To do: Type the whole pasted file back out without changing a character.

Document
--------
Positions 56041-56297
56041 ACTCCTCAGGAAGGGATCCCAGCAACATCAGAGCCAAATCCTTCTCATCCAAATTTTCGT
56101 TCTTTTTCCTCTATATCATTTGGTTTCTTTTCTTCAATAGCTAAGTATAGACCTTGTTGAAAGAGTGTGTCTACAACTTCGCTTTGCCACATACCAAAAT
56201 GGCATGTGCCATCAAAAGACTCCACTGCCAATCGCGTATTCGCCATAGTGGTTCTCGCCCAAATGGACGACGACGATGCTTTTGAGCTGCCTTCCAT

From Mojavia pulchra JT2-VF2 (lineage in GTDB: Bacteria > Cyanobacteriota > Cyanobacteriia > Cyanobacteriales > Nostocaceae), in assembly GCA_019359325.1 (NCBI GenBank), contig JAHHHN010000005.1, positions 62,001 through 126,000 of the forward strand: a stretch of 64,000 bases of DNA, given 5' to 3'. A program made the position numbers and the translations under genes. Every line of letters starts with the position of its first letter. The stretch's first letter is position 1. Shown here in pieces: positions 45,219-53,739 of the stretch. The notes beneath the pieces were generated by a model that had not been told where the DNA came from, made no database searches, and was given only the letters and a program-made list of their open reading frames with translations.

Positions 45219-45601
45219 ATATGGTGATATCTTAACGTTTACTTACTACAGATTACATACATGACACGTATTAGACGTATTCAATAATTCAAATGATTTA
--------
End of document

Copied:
Positions 56041-56297
56041 ACTCCTCAGGAAGGGATCCCAGCAACATCAGAGCCAAATCCTTCTCATCCAAATTTTCGT
56101 TCTTTTTCCTCTATATCATTTGGTTTCTTTTCTTCAATAGCTAAGTATAGACCTTGTTGAAAGAGTGTGTCTACAACTTCGCTTTGCCACATACCAAAAT
56201 GGCATGTGCCATCAAAAGACTCCACTGCCAATCGCGTATTCGCCATAGTGGTTCTCGCCCAAATGGACGACGACGATGCTTTTGAGCTGCCTTCCAT

From Mojavia pulchra JT2-VF2 (lineage in GTDB: Bacteria > Cyanobacteriota > Cyanobacteriia > Cyanobacteriales > Nostocaceae), in assembly GCA_019359325.1 (NCBI GenBank), contig JAHHHN010000005.1, positions 62,001 through 126,000 of the forward strand: a stretch of 64,000 bases of DNA, given 5' to 3'. A program made the position numbers and the translations under genes. Every line of letters starts with the position of its first letter. The stretch's first letter is position 1. Shown here in pieces: positions 45,219-53,739 of the stretch. The notes beneath the pieces were generated by a model that had not been told where the DNA came from, made no database searches, and was given only the letters and a program-made list of their open reading frames with translations.

Positions 45219-45601
45219 ATATGGTGATATCTTAACGTTTACTTACTACAGATTACATACATGACACGTATTAGACGTATTCAATAATTCAAATGATTTA